Unemployment Rates, A Broken Economic Barometer

The rapid rise in part-time employment has undermined what was, until now, the instrument of choice to evaluate the job market. What comes in its place?

Deliveroo, the weight of it all
Deliveroo, the weight of it all
Guillaume de Calignon


PARIS — It's a new puzzle for central bankers in developed countries. Improvements in economic activity and the subsequent drop in unemployment levels over the past two years haven't translated into higher wages, and inflation has thus been almost non-existent.

For those versed in economics, everything is happening as if the Phillips curve no longer existed. This longstanding model is based on the assumption of an inverse relationship between the inflation and unemployment rates: When unemployment is high inflation won't rise because there's no upward pressure on wages. On the contrary, in a full-employment situation, prices are expected to rise quickly. Nothing, in theory, could be more logical.

But this dynamic is no longer registering in developed countries. The three major economies with unemployment rates between 4% and 5.5% — the U.S., Britain and Germany — are experiencing no, or very little, rise in inflation. The Phillips curve, which was in vogue in the 1960s, lost its luster in the following decade as unemployment rates and prices grew together. It returned to favor in the 1990s and 2000s with the independence of central banks and the monetary policy focus on inflation. But 10 years after the financial crisis, this inverse correlation between unemployment and prices seems no longer valid. James Bullard, head of the Federal Reserve Bank of St. Louis, put it dryly: "Low unemployment readings do not appear to be an indicator of substantially higher inflation to come."

The Eurozone has 7 million people involuntarily working part-time.

What, then, is the explanation? For Benoît Coeuré, a member of the Executive Board of the European Central Bank (ECB), reasons are linked to the fact that, in the Eurozone, the proportion of the working population of full-time workers with permanent contracts has declined from 72% in 2004 to 66% in 2016. "Of the net employment created since the crisis, around one-third has been for workers on temporary contracts, and around a quarter part-time," Coeuré said in a speech in May.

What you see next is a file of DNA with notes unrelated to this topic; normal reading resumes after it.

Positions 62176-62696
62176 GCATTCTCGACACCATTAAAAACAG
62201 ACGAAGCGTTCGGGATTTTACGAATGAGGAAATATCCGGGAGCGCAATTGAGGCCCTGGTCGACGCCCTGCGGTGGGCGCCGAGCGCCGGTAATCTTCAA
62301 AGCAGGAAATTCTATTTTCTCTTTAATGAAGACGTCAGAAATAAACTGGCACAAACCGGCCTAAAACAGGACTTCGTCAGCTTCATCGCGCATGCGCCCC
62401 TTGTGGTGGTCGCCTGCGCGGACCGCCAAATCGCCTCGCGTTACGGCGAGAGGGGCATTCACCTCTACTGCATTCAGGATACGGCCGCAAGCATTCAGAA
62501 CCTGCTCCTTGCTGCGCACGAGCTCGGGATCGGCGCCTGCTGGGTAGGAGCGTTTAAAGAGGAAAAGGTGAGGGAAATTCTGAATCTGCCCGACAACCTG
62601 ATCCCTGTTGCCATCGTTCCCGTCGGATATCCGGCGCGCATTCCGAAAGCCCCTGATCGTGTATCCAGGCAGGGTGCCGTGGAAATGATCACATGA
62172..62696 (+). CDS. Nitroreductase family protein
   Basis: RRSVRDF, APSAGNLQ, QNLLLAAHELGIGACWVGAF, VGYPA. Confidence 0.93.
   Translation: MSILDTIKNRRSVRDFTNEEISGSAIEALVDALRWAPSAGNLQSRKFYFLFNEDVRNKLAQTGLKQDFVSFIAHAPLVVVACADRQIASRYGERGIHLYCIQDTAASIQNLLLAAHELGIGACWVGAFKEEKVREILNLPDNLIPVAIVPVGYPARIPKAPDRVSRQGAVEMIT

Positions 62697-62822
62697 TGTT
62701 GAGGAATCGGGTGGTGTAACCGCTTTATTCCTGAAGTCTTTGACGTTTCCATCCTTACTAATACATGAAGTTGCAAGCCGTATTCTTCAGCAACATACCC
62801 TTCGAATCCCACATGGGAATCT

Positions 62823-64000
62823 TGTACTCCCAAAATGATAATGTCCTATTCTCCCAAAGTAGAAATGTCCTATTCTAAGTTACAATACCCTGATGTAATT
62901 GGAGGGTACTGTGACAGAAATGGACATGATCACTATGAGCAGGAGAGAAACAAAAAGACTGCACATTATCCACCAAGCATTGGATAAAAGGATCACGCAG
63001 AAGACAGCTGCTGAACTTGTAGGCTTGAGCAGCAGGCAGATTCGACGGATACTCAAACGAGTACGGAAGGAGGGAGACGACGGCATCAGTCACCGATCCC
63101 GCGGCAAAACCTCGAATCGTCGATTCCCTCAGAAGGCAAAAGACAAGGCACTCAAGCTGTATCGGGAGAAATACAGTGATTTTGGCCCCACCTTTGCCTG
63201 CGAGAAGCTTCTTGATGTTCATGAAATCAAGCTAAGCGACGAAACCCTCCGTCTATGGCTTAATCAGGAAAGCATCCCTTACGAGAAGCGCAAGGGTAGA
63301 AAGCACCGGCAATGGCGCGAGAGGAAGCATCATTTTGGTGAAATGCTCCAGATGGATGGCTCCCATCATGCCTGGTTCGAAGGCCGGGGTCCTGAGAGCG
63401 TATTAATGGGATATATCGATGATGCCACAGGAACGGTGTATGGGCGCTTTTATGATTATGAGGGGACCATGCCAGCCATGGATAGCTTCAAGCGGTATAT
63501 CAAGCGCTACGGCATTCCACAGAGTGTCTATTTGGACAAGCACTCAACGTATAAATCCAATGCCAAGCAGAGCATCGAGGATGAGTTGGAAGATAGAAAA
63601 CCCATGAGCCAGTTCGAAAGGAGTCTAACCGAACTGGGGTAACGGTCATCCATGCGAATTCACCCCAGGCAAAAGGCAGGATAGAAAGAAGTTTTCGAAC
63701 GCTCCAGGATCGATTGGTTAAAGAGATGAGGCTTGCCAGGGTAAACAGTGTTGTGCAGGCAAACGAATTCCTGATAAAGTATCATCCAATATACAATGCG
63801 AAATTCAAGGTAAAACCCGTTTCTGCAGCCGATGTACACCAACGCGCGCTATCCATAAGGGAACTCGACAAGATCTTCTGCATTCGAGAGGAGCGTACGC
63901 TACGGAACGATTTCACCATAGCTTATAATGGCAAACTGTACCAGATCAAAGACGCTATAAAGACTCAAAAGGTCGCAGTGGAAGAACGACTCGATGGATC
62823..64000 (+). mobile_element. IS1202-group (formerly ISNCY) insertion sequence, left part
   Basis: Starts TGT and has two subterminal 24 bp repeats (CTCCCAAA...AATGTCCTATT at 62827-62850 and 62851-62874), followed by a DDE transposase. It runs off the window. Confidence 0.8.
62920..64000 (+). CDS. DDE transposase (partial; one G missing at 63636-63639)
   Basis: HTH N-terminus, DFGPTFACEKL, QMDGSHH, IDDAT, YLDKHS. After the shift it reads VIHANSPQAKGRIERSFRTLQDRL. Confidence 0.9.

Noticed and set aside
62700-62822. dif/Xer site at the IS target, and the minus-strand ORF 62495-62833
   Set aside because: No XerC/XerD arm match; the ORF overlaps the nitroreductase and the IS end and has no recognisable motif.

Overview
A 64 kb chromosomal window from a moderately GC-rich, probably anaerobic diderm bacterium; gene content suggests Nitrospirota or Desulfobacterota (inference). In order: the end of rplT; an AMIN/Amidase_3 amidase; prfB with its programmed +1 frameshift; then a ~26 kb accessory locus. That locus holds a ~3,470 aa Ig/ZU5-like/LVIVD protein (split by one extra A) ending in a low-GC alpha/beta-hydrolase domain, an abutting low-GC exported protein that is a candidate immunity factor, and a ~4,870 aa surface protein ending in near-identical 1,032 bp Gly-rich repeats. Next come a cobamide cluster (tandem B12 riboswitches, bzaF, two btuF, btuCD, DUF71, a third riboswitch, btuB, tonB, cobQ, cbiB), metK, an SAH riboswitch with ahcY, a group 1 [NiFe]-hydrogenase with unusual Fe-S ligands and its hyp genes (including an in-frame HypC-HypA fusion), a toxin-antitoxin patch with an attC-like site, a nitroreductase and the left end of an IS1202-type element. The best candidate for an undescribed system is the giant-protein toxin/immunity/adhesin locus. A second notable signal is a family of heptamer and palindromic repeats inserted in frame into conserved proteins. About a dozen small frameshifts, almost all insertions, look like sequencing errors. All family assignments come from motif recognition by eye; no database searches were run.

The Eurozone now has 7 million people involuntarily working part-time, about 1 million more compared to the pre-crisis economy. "While the main objective for workers in permanent work is typically higher wages, those in temporary or part-time positions may pursue objectives other than wage increases, such as full-time employment or an increase in hours worked," Coeuré added. "Or if they do seek higher wages, they may be less likely to benefit from union representation and thus have less bargaining power."

The mechanism is well-known across the Atlantic, so much so that it recently led Larry Summers, former U.S. Treasury Secretary, to launch a plea in favor of reinforcing trade unions' powers.

There are, nonetheless, other reasons for the absence of inflation. There's globalization, which creates a worldwide competition among workers. The automation of certain tasks thanks to technological advances also plays a part. But the point raised by the ECB executive leads to the following question: What do unemployment figures mean nowadays on a macroeconomic level? The answer, in 21st-century capitalism and given the disruption on the jobs market, is: not much. Though still necessary, unemployment levels no longer appear sufficient to assess the true health of the labor market. "The unemployment rate is based on a rather narrow definition of labor underutilization," ECB economists wrote in a recent study.